Disclaimer: Information within this article is correct as on 27th May 2020 and may be updated. JMR Solicitors continue to monitor government guidance and can advise you, using the most up-to-date laws, legislations, and government guidance in relation to covid-19.
As well as severe implications for people’s health, COVID-19 (coronavirus) is drastically affecting businesses of all sizes.
The COVID-19 pandemic continues to evolve as scientists’ race to find a vaccine. With the world having to adjust and get used to the new normal, it is time to shift our focus efforts that support a recovering from loss-of-profits, supports return to work, while addressing governmental help that is available to businesses.
With government guidance and legislation changing to help us adjust to the new normal, here we look at the latest information that businesses may be needing guidance on amid the Coronavirus pandemic.
An update on the Furlough scheme: If you are unable to keep on your current workers because business has been severely affected due to COVID-19 then you may furlough employees until the end of July. This is a government scheme that covers 80% of the employee’s usual monthly salary, to a maximum of £2,500 per month, with the associated Employer National Insurance contributions and pension contributions (up to the level of the minimum automatic enrolment employer pension contribution) on that subsidised furlough pay. The employer is to cover the other 20%.
This is a provisional scheme that was originally put in place for 4 months starting from 1 March 2020 but has now been extended by the Chancellor on 12th May to last until October 2020. Employers can use the scheme anytime until October 2020. On the Government website, they have said:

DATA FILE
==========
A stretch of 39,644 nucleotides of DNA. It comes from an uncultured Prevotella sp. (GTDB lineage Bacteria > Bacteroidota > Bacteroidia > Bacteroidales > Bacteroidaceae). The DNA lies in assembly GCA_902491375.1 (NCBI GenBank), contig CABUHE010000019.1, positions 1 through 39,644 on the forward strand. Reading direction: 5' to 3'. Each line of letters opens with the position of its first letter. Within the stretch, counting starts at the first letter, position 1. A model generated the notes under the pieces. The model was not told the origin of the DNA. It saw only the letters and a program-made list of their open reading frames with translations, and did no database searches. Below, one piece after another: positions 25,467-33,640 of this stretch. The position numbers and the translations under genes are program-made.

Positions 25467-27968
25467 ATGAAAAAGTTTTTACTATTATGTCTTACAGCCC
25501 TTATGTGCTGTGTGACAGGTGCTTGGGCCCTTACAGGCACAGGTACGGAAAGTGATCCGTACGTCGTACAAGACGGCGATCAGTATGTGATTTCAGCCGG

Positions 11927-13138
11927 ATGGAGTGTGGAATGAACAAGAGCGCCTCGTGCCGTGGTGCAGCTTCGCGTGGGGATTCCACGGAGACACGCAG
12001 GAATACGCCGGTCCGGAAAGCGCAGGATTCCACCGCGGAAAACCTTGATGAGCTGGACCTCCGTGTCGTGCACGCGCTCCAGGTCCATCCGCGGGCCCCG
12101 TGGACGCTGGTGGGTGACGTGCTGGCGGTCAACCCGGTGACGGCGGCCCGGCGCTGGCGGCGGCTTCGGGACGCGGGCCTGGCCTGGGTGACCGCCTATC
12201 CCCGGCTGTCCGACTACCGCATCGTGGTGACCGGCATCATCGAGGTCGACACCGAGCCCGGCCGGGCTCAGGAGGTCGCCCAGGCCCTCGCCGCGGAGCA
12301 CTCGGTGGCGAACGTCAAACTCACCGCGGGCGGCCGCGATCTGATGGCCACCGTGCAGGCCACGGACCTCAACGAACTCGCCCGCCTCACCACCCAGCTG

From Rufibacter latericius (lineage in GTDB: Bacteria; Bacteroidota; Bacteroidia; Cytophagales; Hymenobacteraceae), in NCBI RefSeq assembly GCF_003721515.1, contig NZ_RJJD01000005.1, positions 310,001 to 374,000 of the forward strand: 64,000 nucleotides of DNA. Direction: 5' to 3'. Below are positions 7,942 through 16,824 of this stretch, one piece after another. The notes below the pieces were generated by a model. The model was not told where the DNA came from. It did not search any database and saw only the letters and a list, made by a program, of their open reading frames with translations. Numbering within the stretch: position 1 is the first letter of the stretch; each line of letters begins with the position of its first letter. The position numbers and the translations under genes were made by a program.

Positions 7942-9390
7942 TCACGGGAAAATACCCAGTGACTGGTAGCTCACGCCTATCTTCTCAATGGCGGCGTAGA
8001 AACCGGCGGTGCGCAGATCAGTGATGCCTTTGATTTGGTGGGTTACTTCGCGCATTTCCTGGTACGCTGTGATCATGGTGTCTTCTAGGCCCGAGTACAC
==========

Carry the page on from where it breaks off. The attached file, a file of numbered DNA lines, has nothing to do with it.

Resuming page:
- Coronavirus Job Retention Scheme will continue until end of October
- furloughed workers across UK will continue to receive 80% of their current salary, up to £2,500
- new flexibility will be introduced from August to get employees back to work and boost economy
- “As we reopen the economy, we need to support people to get back to work. From the start of August, furloughed workers will be able to return to work part-time with employers being asked to pay a percentage towards the salaries of their furloughed staff.”
For legal advice on furloughing your employees, contact JMR Solicitors.
Small Business Rates Relief: Small businesses in England which pay little or no business rates are eligible to a one-off cash grant of £10,000 from their local council. If you need help making an application JMR Solicitors can help.
Commercial tenants: The initiation of the Coronavirus Act 2020 provides a freeze on the forfeiture of business tenancies for three months. As landlords cannot terminate a business tenancy on the grounds of non-payment of rent until June 2020, this has triggered debates between landlords and their tenants around finding a feasible resolution for both parties. If you are affected by commercial tenancy issues, contact us for further legal advice.